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Why Barefoot Is Best for Babies

Get out that cell phone parents, baby may be taking that first step! Their baby walking is a milestone parent’s crow about. So no wonder parents feel they must make sure baby feet have the best support to prevent falls, give baby confidence, and assure happy feet. But those traditional high topped white leather baby shoes that are adorable, bronzed, precious mementos, are yesterday’s shoes. Current research says “Barefoot is Better.”

Dr. Diana Blythe, a pediatrician, says, “Not only are shoes not needed, but restrictive shoes can also be harmful, cause stiffness and even deformity. Even flexible flat feet are no cause for concern as the arch will naturally form on its own around age 6 or 7. Let them strengthen the muscles and increase the flexibility of their feet by allowing free movement.”

Podiatrist Dr. Alan Lechan agrees. “Baby bones are soft and malleable. I’ve seen little kids with a curly little toe from wearing shoes without proper room for toes. When the foot is in direct contact with the ground the brain receives the best information to know where the feet are, to give that information to the body to adjust for balance and position of the joints that are most effective for the baby and toddler.” Lechan adds, “Shoes add a layer of padding to the feet so your brain can’t perceive where they are.” Lechan’s scientific assessment echoes, Eastern practitioners who describe walking barefoot as a connection of the body to the energy flow of the earth. In such cultures, the belief is you must be able to feel the subtleties of the earth’s essence in order to achieve balance, movement, and posture.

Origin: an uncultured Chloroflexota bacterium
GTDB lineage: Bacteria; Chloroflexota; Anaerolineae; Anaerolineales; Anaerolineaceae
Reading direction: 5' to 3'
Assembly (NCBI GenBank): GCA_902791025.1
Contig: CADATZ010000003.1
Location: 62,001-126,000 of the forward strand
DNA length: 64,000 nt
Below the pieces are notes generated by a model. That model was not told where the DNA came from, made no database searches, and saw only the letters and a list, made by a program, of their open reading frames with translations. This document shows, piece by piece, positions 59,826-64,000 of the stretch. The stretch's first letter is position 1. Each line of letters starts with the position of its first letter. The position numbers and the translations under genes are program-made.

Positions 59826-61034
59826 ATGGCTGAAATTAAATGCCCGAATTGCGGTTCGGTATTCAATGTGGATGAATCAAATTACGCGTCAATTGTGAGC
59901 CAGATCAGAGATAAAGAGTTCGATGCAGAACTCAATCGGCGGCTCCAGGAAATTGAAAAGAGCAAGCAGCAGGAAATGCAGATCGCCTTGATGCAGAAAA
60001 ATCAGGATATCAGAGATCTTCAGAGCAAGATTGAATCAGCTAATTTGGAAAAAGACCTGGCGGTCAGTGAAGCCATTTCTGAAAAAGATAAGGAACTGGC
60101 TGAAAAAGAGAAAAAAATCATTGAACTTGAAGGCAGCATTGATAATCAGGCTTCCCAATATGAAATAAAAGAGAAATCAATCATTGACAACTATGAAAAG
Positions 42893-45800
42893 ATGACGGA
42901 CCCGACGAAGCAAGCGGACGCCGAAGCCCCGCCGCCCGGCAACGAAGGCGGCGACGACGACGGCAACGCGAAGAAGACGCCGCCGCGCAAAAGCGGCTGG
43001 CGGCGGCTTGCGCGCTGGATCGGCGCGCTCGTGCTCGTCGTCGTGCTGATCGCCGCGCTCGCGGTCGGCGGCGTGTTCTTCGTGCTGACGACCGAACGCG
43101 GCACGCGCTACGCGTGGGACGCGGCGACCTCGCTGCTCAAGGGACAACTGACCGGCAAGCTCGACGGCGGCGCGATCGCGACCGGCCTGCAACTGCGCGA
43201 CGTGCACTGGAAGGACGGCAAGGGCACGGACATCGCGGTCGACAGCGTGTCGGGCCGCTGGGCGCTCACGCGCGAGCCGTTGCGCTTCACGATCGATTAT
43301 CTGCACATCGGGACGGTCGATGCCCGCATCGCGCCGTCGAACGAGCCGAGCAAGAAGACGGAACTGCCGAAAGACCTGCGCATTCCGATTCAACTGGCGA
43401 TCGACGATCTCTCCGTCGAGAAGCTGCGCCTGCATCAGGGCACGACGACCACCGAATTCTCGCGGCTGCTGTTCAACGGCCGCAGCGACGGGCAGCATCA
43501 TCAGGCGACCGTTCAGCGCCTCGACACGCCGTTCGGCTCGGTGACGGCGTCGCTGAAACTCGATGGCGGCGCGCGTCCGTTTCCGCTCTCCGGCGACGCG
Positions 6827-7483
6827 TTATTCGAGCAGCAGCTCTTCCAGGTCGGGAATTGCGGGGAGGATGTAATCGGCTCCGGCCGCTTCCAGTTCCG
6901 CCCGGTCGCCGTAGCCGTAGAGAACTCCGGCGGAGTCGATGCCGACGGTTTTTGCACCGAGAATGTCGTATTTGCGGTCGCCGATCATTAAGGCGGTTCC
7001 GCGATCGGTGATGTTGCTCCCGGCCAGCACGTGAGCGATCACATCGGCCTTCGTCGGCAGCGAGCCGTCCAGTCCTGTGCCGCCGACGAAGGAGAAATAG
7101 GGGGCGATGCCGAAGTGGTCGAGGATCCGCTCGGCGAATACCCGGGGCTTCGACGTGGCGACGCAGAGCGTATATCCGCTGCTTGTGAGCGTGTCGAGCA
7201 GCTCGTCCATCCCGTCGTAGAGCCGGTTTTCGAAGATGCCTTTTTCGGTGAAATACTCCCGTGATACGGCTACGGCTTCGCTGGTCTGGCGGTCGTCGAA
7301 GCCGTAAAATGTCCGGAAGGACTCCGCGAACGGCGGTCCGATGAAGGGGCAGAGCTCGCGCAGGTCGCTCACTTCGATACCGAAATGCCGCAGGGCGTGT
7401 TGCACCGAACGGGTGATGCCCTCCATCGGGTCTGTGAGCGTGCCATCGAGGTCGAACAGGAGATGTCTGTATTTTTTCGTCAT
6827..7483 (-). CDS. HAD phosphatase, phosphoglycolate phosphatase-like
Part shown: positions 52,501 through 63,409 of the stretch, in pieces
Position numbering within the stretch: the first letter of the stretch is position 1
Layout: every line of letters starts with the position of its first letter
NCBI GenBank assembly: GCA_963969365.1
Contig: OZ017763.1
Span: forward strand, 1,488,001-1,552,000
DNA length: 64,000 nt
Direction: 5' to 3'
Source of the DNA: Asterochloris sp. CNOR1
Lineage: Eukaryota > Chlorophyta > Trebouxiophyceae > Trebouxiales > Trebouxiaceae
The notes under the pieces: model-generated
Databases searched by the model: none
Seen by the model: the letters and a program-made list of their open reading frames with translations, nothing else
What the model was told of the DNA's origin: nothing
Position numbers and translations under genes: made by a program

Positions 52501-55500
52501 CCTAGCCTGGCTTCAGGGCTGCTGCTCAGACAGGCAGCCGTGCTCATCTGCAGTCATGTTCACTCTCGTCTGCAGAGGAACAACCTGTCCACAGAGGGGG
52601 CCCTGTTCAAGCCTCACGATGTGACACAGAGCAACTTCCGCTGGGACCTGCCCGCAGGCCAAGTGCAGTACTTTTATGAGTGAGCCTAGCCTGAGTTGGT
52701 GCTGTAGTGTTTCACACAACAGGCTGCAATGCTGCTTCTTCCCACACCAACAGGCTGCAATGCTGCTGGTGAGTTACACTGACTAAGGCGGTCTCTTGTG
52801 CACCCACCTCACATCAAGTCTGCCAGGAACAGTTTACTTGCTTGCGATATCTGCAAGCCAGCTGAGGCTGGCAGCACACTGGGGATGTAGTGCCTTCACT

It’s a Question of Balance

Podopediatric specialist Tracy Byrne agrees that walking barefoot helps children develop good posture, and improves their awareness of their surroundings. “Toddlers keep their heads up more when they are walking barefoot. The feedback they get from the ground means there is less need to look down, which is what puts them off balance and causes them to fall down.”

In fact, Dr. Lynn Staheli, orthopedic director at Children’s Hospital and medical center in Seattle concluded that “children with the healthiest and most supple feet are those who habitually go barefoot.”

Studies have shown that in cultures where toddlers and children under age of 6 wear no shoes or rarely wear shoes, that they have a lower occurrence of flat feet and have stronger arches and ankles than in our western culture.

Parents have often worried that toddlers “flat feet” can inhibit walking or foot development and rush out to buy supportive shoes, or arch supports. The truth is that there is very little evidence that shows this is beneficial or helpful. In fact, the opposite is true. Professionals agree that flat feel–no visible arch when standing–is normal for toddlers and young children. As they grow, and strength in the foot and ankle improves, the arch naturally develops.

So save those baby and toddler shoes as foot covers only for the cold outdoors, rocky surfaces and decoration and let your little ones do some barefootin’

 

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